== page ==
After the first 10 playoff games of his career, Stephen Curry is up to 39 three-pointers, shooting an impressive 43 percent on his 91 attempts.
It's gotten to the point where he's almost shooting better from outside the three-point line than he is inside of it.
One of the pleasant developments of this season wasn't the fact that Curry was healthy enough to play 78 games (although that was definitely a bonus), it's that he has turned into a player who could possibly end up being the greatest shooter of all-time.
Curry beat out Ray Allen's best three-point shooting season (at least as far as total three-pointers made is concerned) by knocking down 272 triples throughout the year, giving him the most in a single season.
He's a slight, 25-year-old point guard who is enjoying one of the best shooting years of any player in the history of the NBA, let alone one of the best of any point guard.
His shooting has become such a delightful part of the NBA that I found myself watching a three-minute clip of Curry's shooting form in super-slow-motion.
From there it branched out to Curry making ridiculous shots in general, and before I knew it I had spent the better part of an hour just watching Stephen Curry shoot.
This is my life, people.
In the process of re-evaluating how I spend my Sunday evenings, I decided to compile the arsenal of shots that you might see Curry draw from on a game-to-game basis.
Three-Pointer, Spot-Up and Otherwise
Of course we've got to start out with Curry's three-pointer. It's the foundation that makes him such an amazing player, and it's the reason the Warriors have been able to make it this deep into the playoffs.
There were a few instances of spot-up three-pointers throughout that game, but for the most part he's creating space on his own and taking his shots off the dribble.
That's what makes Curry such a unique player. Not only does he make a ton of three-pointers, but he does a lot of it in a one-on-one situation.
The only three-pointer you didn't see from Curry in his slaughter of the Knicks (which was actually in a loss) was this three-point runner that he pulled off against the San Antonio Spurs a few days back.
I don't know another player in the NBA who would attempt a shot like this, let alone make it with a defender so close to him.
You see, conventional wisdom is that when you're that far away from the basket the best thing to do before a shot is--well, stand still and square up. Curry does the opposite of that here.
Now he's got but three shots from range that I'm waiting to see.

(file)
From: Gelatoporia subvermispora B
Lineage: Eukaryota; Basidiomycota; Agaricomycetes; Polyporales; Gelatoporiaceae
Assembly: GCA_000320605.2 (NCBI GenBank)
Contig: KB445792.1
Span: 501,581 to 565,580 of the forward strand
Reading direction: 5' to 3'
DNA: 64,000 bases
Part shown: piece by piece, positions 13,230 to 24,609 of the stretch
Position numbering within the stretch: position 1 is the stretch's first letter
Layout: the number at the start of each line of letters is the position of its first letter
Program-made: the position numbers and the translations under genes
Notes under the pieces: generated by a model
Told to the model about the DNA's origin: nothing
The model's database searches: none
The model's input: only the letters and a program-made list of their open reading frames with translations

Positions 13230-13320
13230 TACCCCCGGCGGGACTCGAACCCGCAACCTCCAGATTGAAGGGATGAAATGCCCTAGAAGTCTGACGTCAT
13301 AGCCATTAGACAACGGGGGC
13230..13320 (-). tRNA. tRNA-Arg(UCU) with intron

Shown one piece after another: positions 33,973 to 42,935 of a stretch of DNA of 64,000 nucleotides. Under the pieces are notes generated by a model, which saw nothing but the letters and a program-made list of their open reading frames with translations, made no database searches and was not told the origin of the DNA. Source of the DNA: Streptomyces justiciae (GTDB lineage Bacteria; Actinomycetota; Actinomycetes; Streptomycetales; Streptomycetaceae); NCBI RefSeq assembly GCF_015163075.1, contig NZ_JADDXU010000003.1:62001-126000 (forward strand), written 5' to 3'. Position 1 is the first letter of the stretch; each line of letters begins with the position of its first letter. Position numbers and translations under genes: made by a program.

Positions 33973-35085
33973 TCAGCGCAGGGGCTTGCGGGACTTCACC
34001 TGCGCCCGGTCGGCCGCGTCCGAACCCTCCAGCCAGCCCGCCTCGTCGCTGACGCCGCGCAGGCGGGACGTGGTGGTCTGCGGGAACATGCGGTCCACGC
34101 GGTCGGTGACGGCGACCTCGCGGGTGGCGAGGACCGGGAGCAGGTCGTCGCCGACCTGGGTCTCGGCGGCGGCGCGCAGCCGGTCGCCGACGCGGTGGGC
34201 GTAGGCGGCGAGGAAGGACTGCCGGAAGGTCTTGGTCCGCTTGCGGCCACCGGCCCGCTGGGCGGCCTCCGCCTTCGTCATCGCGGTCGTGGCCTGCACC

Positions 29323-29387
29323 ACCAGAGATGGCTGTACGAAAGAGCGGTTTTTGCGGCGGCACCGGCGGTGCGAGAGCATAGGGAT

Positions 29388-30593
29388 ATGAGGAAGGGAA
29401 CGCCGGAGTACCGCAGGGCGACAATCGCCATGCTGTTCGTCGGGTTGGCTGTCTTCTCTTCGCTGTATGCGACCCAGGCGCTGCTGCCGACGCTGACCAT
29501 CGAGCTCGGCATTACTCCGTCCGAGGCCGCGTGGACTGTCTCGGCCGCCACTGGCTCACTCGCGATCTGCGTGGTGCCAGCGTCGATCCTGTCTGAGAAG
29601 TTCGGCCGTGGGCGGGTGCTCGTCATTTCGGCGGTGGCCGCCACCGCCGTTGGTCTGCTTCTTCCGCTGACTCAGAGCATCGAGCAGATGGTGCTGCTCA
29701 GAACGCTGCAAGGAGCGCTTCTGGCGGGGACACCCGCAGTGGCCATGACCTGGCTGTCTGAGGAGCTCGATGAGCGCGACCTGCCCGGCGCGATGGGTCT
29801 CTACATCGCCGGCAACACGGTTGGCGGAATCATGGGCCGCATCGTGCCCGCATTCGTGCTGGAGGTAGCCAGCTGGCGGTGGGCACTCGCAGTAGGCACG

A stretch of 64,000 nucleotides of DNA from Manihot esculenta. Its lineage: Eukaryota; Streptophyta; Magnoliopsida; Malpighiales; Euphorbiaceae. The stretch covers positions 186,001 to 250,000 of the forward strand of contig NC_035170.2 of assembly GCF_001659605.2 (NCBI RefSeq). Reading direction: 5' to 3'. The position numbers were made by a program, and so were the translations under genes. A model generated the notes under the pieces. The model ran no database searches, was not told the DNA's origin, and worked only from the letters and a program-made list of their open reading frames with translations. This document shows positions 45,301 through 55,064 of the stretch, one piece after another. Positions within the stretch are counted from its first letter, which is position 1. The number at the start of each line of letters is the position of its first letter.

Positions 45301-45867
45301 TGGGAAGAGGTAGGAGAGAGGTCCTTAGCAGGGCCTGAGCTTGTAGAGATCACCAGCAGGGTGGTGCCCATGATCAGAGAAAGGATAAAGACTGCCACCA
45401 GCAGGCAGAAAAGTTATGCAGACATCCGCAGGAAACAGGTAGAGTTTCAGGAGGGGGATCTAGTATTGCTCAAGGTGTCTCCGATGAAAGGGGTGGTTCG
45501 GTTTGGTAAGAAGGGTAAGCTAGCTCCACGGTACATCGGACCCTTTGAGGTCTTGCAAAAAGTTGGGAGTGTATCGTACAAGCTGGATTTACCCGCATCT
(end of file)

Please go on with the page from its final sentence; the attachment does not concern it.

First I want a fade-away, then he can whip out Kareem Abdul-Jabbar's sky hook from the corner and a straight-away, underhand shot like Rick Barry shooting free throws.
Lose Defender, Mid-Range Jumper
Every once in a while, like two or three times a game, Curry will actually step inside the three-point line to take a shot.
Okay, so he takes the majority of his attempts from inside the arc, but it sure does seem like he's living behind that thin black line.
In this case, Curry uses the most dangerous offensive weapon he has in order to create space. Gary Neal gets shaken loose once, and when he sees Curry behind the three-point line he overreacts, he goes full-speed at him in fear that he's going to get burned by a three.
Curry steps past him, takes a dribble or two inside the three-point line and drops in an uncontested jumper.
He's going to make those nearly every time.
When Curry gets even closer to the hoop (again, I know it seems like he's always shooting, but he does take two attempts a game at point blank range), one of his favorite moves is going up-and-under for the layup.
Sometimes it's out of necessity, like trying to avoid Michael Kidd-Gilchrist, and other times it just looks really cool.
Curry's shot up and over his head seems to be just as effective as a regular old layup for him, so who are we to tell him to just go straight up more often?
When a layup is on his mind but one of those pesky, enormous dudes protecting the rim get in the way, Curry gets creative.
One of the usual shots you'll see him whip out is a runner, sending a teardrop up and just out of the reach of the defender. Whether it goes straight in or banks, odds are it's going to look pretty.
There was a bit of a concern about Curry when he entered the NBA that he was too small to go into the lane and bang into bigger players on a regular basis. The floater that he has perfected over the past four years has been a definite response to that criticism.
The Scoop, Either Way
Guarding a shooter on the run is hard enough as it is. Taking on a left-handed shooter is even harder, as it's a bit of a more unconventional approach.
However, when you've got a guy that's got the ability to knock in a scoop shot with either hand, it's like playing NBA 2k13 with the sliders for the AI all the way up.
Curry's scoop shot has been one of his biggest improvements this season, and now that he's shown that he can knock it down with either hand he's that much more of a threat.
From the Hallway
There's a reason there are boundaries on the court. Sometimes you've just got to rein in the league's more ridiculous players.
Stephen Curry can make a shot from anywhere in the arena, and he's done his best to prove that this season.
At this point the only thing limiting him is--well I suppose it would be the rules.
But I say stop giving these defenders a break, David Stern. Make the hallway shot a legal one to take in the NBA. Enough of this 22-foot range from the corner, let's go ahead and extend it to about 40 and let Curry take these shots during a game.
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